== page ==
News ID: 216754
Published: 0142 GMT June 16, 2018

Trump sets tariffs on $50 billion in Chinese goods; Beijing strikes back

Trump sets tariffs on $50 billion in Chinese goods; Beijing strikes back
EPA

US President Donald Trump said he was pushing ahead with hefty tariffs on $50 billion of Chinese imports, and the smoldering trade war between the world's two largest economies showed signs of igniting as Beijing immediately vowed to respond in kind.

Trump laid out a list of more than 800 strategically important imports from China that would be subject to a 25 percent tariff starting on July 6, including cars, the latest hardline stance on trade by a US president who has already been wrangling with allies, Reuters reported on Saturday.

China's Commerce Ministry said it would respond with tariffs "of the same scale and strength" and that any previous trade deals with Trump were "invalid." The official Xinhua news agency said China would impose 25 percent tariffs on 659 US products, ranging from soybeans and autos to seafood.

China's retaliation list was increased more than six-fold from a version released in April, but the value was kept at $50 billion, as some high-value items such as commercial aircraft were deleted.

Trump said in a statement that the United States would pursue additional tariffs if China retaliates.

Washington and Beijing appeared increasingly headed toward open trade conflict after several rounds of negotiations failed to resolve US complaints over Chinese industrial policies, lack of market access in China and a $375 billion US trade deficit.

"These tariffs are essential to preventing further unfair transfers of American technology and intellectual property to China, which will protect American jobs," Trump said.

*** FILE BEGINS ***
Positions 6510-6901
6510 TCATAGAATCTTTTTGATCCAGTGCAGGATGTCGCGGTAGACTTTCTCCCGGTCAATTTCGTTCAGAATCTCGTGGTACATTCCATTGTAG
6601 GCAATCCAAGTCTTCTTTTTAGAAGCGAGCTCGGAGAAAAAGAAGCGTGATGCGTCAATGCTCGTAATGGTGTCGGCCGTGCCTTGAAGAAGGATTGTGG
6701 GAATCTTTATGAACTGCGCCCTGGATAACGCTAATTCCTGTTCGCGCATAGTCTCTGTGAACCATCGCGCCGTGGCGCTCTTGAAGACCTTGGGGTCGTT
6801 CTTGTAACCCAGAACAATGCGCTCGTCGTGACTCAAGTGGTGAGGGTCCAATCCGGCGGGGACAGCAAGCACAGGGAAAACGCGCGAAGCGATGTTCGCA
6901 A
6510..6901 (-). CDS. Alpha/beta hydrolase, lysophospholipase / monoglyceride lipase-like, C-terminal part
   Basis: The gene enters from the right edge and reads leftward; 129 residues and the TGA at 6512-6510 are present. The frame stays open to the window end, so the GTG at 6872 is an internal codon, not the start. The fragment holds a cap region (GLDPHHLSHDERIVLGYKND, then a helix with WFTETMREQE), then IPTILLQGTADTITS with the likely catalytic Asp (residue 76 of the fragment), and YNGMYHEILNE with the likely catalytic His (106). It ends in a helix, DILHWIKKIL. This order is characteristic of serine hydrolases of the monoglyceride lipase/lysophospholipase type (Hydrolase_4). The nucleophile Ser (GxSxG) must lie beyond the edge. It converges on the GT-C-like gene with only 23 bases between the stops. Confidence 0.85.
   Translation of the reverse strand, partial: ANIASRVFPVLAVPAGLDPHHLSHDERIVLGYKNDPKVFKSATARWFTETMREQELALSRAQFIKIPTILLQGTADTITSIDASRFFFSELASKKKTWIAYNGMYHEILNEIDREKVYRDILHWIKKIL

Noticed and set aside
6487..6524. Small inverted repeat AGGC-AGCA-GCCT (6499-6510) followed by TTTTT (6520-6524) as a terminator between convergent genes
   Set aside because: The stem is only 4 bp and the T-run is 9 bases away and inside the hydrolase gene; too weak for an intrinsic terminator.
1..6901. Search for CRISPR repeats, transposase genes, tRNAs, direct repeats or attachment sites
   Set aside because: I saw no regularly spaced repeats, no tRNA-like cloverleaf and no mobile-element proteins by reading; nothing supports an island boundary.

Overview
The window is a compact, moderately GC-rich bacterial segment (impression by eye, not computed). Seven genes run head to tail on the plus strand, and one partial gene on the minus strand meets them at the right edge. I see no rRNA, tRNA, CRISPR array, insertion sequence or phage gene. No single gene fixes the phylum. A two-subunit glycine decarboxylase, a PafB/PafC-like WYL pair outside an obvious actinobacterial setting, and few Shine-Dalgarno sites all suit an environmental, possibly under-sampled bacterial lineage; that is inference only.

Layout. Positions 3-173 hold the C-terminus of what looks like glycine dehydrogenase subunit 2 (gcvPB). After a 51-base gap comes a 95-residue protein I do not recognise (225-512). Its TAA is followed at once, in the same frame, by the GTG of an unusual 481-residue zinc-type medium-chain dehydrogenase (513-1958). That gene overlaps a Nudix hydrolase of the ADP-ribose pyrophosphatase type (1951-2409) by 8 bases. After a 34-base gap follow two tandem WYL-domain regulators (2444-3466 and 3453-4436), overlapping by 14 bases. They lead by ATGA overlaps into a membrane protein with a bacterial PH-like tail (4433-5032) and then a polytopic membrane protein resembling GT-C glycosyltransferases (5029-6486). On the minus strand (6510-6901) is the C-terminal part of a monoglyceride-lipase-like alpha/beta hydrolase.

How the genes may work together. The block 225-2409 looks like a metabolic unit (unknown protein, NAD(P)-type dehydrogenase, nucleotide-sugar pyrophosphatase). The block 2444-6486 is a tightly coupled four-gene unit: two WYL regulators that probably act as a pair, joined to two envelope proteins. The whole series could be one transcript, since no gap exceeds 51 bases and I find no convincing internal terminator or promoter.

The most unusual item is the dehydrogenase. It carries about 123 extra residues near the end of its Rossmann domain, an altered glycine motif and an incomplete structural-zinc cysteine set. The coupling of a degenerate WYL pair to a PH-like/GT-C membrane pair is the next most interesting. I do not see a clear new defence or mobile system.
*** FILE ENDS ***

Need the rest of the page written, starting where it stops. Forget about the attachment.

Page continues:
Analysts, however, did not expect the US tariffs to inflict a major wound to China's economy and said the trade dispute likely would continue to fester.

US Customs and Border Protection will begin collecting tariffs on 818 product categories valued at $34 billion on July 6, the US Trade Representative's office said.

The tariffs will still target autos, including those imported by General Motors Co and Volvo, owned by China's Geely Automobile Holdings, and electric cars.

And USTR added tariffs on another 284 product lines, valued at $16 billion, targeting semiconductors, a broad range of electronics and plastics that it said benefited from China's industrial subsidy programs, including the "Made in China 2025" plan, aimed at making China more competitive in key technologies such as robotics and semiconductors.

Tariffs on these products will go into effect after a public comment period. A senior Trump administration official told reporters that companies will be able to apply for exclusions for Chinese imports they cannot source elsewhere.

While many business groups and lawmakers urged the two governments to negotiate instead, there was little sign talks would resume soon.

Washington has completed a second list of possible tariffs on another $100 billion in Chinese goods, in the expectation that China will respond to the initial US tariff list in kind, sources said.

Beijing and Washington had held three rounds of high-level talks since early May but failed to reach a compromise. Trump was unmoved by a Chinese offer to buy an additional $70 billion worth of US farm and energy products and other goods, according to people familiar with the matter.

Trump has also triggered a trade fight with Canada, Mexico and the European Union over steel and aluminum and has threatened to impose duties on European cars.

 

 

   
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